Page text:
cover image Miles Davis and the Search for the Sound

Miles Davis and the Search for the Sound

Dave Chisholm. Z2, $39.99 (150p) ISBN 979-8-88656-042-8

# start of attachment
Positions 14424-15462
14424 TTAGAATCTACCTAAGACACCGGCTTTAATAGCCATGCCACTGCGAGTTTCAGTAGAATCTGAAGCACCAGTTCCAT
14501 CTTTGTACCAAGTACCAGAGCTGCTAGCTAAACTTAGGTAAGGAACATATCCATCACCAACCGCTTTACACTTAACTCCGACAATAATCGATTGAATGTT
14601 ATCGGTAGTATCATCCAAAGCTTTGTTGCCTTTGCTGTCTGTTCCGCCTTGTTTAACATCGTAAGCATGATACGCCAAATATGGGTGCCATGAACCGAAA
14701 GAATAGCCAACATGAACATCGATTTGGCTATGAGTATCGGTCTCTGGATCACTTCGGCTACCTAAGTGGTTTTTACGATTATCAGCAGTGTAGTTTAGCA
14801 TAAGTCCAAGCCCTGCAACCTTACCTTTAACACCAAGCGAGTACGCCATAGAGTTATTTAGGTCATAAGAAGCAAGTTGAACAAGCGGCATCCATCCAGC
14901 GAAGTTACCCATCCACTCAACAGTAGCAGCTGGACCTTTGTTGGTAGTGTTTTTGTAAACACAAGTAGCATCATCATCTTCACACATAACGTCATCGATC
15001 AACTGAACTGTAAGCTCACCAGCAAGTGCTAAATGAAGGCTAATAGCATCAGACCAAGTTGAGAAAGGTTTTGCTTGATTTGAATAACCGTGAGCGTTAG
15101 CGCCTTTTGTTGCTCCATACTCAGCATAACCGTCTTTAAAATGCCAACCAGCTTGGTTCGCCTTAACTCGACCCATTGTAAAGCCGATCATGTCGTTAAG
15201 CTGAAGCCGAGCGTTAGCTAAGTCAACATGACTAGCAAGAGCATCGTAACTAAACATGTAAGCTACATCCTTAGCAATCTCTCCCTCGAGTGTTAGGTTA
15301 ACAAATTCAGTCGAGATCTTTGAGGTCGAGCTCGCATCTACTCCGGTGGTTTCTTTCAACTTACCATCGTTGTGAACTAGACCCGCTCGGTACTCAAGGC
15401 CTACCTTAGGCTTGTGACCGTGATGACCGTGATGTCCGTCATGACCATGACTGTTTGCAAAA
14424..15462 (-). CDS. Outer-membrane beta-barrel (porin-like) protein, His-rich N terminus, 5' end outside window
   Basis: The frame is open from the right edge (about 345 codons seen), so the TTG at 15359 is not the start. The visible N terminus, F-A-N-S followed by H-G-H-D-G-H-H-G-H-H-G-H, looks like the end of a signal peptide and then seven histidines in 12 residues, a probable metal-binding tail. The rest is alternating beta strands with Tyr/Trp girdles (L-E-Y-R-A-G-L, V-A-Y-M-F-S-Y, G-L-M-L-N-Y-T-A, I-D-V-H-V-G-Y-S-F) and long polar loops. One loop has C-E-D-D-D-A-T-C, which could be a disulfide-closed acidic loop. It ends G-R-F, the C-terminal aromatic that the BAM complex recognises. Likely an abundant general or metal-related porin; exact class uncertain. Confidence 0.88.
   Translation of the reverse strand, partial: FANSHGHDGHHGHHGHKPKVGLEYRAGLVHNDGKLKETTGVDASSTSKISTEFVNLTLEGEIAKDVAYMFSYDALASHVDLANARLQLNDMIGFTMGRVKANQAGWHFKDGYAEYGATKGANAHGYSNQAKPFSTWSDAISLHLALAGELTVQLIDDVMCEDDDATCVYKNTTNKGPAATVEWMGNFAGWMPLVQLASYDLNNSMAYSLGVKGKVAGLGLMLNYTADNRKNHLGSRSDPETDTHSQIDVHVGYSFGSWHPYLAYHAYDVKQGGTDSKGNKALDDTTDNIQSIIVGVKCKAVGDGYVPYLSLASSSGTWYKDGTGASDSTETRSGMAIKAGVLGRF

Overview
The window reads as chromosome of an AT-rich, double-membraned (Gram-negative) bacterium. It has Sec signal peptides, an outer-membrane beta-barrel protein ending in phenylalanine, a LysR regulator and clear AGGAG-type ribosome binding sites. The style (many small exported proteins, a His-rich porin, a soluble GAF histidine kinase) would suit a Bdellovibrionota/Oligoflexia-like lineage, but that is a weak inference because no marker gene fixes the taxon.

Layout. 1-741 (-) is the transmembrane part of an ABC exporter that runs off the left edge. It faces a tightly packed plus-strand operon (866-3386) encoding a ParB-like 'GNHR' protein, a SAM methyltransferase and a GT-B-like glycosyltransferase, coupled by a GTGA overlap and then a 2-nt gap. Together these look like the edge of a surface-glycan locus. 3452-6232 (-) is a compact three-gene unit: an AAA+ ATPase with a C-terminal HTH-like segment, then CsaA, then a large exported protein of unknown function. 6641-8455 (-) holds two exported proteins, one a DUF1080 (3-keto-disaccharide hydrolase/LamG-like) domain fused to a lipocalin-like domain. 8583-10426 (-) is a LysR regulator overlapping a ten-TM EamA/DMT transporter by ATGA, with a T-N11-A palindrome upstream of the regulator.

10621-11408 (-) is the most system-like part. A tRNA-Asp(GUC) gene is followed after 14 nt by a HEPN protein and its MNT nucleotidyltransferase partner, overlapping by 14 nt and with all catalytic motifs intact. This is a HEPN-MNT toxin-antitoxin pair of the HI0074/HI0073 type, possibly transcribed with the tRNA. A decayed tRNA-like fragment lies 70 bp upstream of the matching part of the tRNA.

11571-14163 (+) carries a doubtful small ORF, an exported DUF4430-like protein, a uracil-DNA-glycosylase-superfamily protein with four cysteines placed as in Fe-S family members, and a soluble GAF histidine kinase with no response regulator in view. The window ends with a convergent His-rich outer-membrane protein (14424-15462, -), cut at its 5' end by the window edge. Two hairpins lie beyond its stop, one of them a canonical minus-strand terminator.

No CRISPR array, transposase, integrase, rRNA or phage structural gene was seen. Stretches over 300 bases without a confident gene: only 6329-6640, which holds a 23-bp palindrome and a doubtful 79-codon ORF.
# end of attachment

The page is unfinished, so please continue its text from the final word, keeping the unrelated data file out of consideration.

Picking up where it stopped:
This fierce and focused graphic biography of jazz legend Miles Davis (1926–1991) matches the spirit of its subject. Chisholm (Chasin’ the Bird—Charlie Parker in California) employs a conventional framing—after his 1982 stroke, Davis starts sketching to coax his stricken hand into functioning—to tell the story of the artist’s quest for musical perfection. Ignoring much of his subject’s early life, Chisholm jumps into Davis’s attending Juilliard in the 1940s as a “smokescreen” for his real education: jamming in Manhattan clubs with Charlie Parker and Dizzy Gillespie. The preternaturally talented and fanatically ambitious Davis formed his own groups to chase the indefinable “sound” in his head, derived in part from a vision he claims to have had as a child while walking rural “spook-filled back roads” of rural Arkansas. Chisholm’s kinetic art brings out the musician’s pugilistic drive and visualizes his development of the more “hummable” post-bebop sound as a color-splattered riot of abstract shapes. The fragments of Davis’s personal life that appear, from his addictions to abusive relationships, prove his dictum: “Music comes before everything.” Eschewing the typical portrayal of Davis as a loner, Chisholm highlights his collaborations, from the Duke Ellington and Billy Strayhorn–like work with composer Gil Evans to his mentoring of John Coltrane and even jamming with Jimi Hendrix. It’s an intoxicating introduction to a challenging genius. (Nov.)